I just read a post on a forum about how a woman said she cured a small dog of its aggression. She only had to alpha roll it twice! She bragged about how it was licking her face afterward. I’m curious to see what happens next. Does the dog have to see a chiropractor from being thrown on its back?
I shudder thinking of all the horses that were tripped and thrown onto their backs to break them.
So is all this animal tossing really necessary? I keep feeling the whole herd-hierarchy, dominance-submissive mentality is archaic and verging on barbaric. I propose we treat the animals with the same dignity we ask from each other. Instead of forcing them to do what we want from them, let’s give them the chance to decide, through reasoning to do what we ask.
For example, let’s say I’m at a team-building leadership seminar and I’m assigned to a group that’s given a task. The task is to hypothetically build a rocket. Sitting at my table are a chef, a brain surgeon, a rocket scientist, an English teacher, a pro wrestler and I. We have to decide who will lead the project.
I feel the choice will be obvious. The chef, however, pulls out his spatula and begins slapping us on our shoulders to show us that he’ll be the better leader. The wrestler muscles the chef into a headlock and says he wants to lead.
The rocket scientist calmly pulls out his resume and some schematics for a rocket he’d just built and launched. The surgeon, the teacher and I survey the plans while the chef and the wrestler alpha roll each other around the floor. Once they grow tired, they surface to the table for a drink of water. We then put the choice to vote. Majority rules and the rocket scientist gets to lead.
In reading that silly example, what choice for leadership felt best? Why did it feel good? To me, it felt right to choose the scientist. It was not only logical, but he was calm and self assured while explaining to us his experience. I also got the privilege of deciding. I didn’t have to submit to bullying. If the wrestler got to lead, we’d be following him because we’d be afraid he’d break our necks and we’d be really nervous because we knew he didn’t have the experience.
I think my horses also relish the privilege of deciding, especially DaVinci, my horse recovering from Post Traumatic Stress Disorder.
For over two years I’ve been trying to find a way to help him change his mind about his fear of humans. His overwhelming fear is that someone is going to do something to him (like the equivalent of being put in a headlock by the wrestler). This makes normal horse keeping really difficult. It took months for him to see that a bucket was his friend and a grooming tool in my hand was not a weapon.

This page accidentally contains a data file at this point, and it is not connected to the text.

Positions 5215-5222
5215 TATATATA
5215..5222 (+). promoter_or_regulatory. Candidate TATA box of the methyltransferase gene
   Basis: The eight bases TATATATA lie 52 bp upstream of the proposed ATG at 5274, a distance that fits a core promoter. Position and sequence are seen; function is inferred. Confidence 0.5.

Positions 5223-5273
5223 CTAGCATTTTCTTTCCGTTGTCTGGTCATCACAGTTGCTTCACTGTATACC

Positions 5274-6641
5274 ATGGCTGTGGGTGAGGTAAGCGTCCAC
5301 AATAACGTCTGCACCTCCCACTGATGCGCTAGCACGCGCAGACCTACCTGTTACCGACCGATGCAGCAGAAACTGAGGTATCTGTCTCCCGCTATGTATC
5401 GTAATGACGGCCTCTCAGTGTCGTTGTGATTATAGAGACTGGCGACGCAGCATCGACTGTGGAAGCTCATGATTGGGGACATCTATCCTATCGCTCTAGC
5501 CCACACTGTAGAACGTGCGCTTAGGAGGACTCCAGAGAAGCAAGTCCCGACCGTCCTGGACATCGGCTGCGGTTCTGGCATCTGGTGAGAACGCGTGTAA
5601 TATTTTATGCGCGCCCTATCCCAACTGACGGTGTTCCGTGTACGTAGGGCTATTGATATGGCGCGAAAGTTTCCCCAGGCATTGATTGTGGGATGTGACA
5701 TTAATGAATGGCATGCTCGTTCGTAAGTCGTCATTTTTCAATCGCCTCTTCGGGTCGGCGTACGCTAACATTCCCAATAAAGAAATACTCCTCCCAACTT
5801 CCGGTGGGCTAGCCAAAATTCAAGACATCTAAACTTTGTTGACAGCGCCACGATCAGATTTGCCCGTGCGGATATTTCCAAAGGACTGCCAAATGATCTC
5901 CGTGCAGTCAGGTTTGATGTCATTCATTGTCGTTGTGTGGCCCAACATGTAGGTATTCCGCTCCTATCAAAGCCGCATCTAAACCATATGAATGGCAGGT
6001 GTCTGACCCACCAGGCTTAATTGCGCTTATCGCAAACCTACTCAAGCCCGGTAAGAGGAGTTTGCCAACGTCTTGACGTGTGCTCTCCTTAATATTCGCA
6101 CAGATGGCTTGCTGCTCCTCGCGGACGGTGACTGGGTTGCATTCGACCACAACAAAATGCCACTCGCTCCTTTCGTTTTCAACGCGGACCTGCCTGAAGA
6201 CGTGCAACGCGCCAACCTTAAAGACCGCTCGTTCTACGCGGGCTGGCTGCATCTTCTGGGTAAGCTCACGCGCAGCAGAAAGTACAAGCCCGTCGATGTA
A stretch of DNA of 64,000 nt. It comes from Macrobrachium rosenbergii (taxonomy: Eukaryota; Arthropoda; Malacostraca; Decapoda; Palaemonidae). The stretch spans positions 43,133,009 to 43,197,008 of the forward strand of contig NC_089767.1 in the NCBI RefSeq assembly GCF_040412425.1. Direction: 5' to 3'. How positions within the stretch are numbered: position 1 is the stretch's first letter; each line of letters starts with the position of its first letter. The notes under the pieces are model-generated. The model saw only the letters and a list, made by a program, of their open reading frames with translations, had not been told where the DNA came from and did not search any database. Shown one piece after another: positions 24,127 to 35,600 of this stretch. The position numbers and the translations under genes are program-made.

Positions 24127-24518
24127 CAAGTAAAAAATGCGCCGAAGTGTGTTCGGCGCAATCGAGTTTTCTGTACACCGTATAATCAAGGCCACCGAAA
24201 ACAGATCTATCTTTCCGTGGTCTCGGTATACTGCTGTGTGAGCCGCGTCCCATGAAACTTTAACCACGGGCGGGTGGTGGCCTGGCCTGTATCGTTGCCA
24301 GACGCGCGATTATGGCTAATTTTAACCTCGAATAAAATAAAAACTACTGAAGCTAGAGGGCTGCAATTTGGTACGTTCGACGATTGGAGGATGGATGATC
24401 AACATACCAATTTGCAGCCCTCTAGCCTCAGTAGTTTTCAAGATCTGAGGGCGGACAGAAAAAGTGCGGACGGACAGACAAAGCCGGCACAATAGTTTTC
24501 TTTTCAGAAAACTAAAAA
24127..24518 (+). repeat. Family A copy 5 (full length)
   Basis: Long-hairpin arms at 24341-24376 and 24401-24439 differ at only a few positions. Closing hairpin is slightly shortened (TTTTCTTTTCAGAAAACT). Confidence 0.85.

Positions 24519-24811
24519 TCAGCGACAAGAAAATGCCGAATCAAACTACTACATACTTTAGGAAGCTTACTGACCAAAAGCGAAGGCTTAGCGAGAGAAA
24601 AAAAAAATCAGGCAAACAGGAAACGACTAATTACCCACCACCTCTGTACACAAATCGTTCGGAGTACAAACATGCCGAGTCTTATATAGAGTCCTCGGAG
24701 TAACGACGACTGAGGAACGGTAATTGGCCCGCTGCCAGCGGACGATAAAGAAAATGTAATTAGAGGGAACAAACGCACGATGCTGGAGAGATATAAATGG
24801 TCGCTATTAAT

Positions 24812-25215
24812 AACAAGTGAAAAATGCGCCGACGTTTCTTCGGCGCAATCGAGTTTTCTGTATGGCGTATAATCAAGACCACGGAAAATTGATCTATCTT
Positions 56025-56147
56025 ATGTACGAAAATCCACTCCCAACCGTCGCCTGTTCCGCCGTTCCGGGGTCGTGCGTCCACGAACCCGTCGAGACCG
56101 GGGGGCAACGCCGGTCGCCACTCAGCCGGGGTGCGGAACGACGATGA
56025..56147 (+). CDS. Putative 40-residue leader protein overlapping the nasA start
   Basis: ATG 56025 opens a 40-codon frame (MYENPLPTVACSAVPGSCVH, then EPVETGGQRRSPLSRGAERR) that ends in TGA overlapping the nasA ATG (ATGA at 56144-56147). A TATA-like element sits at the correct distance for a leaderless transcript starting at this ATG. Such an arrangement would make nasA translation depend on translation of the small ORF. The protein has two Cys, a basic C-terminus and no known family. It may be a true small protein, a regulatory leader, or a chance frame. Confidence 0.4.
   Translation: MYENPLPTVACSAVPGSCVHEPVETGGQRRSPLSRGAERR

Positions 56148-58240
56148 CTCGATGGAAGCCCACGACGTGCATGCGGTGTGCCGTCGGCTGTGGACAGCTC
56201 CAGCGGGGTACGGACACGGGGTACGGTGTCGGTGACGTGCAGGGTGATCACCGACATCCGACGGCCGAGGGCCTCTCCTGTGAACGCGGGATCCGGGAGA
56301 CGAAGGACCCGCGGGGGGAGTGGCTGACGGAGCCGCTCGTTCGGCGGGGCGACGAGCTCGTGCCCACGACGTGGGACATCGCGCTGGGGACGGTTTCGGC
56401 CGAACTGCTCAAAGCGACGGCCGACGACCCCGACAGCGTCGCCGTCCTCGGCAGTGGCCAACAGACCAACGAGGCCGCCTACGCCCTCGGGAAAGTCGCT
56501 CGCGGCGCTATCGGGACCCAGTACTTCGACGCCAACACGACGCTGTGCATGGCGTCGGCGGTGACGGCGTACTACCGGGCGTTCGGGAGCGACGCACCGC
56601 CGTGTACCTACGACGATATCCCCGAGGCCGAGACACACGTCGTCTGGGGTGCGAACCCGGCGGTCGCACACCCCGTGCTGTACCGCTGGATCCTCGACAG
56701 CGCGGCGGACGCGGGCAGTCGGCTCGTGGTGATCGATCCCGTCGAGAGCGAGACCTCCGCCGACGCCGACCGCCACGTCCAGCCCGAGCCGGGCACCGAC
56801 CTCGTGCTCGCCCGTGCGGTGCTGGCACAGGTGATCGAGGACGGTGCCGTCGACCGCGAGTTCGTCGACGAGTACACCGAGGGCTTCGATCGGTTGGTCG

His fears about everyday life appeared to be so painful to him that my husband and I wondered if euthanasia would be the most humane way to end his pain. The level of tension he carried in his body all day long was almost too much for us to bear.
Then last summer, DaVinci came down with a case of Neck Thread Worms, lovely invisible creatures that burrow under the skin and create all kinds of bumps and intense, hair-removing itching. Living in Florida in the summer is like living a real, microscopic, horror movie. In this case, though, it turned out to be more of a romantic comedy.
One night when I gave him his hay, I reached my hand out to touch him, and as usual he braced and prepared to walk away. As luck would have it, I happened to touch a raised itchy spot which I began to softly scritchy-scratch. Instead of moving away, he moved into me. He began showing me the itchiest spots by positioning his body where I could reach the areas that were most itchy. And they were in vulnerable areas that he’d never let me touch before.
We repeated this nightly scritchy-ritual until the Equimax and Ivermectin (wormers) did their job. Before the worms, I’d have to click and give a food reward for him to stay with me at liberty. Even then his body was tense. He’d stay with me, but it wasn’t because he initiated the interaction. There was something powerful about that moment when he saw me as something that could make him feel better.
In that worm-ridden moment, he decided that I felt good to him. I wasn’t trying to condition him that I was safe by lots of repetition of clicking and treating for standing still. This was clearly his decision. I didn’t have to do anything except be a scratching post.
Since I can’t get into DaVinci’s mind, I can only observe his behaviors to try to figure out what happened. I feel like he made some logical decisions based on reasoning that might have sounded like this:
I itch. She can scratch me. I feel better when she scratches me. Staying with her feels better than walking away.
This is why I feel the whole herd-hierarchy, dominance-submission mentality needs a face lift. I think communicating with our horses can be as simple as creating logical choices for them based on what makes them feel better.
I had spent two years trying to get DaVinci to accept me. In the space of about 10 seconds when he decided that I was good in his world, our entire relationship changed. He’s arrived at a different level of relaxing. He holds his head much lower when I’m around. I hear him breath softly instead of holding his breath. He lowers his head for his fly mask, where before he’d tense up. I think somehow this is the key to his recovery, letting him decide that humans can help him, not hurt him.
I couldn’t force him to make the connection that I wouldn’t hurt him, no matter how many clicks and food rewards I gave him. It seemed no amount of conditioning would get us there.
That brief moment, where DaVinci decided that I was welcome to touch him, seemed to cancel out years of trauma and jump-started his recovery. And I have neck thread worms to thank for it.
Now my focus with him and the rest of the herd is to see what happens when I appeal to their sense of logic, not mine. I want to create situations where they’re free to decide.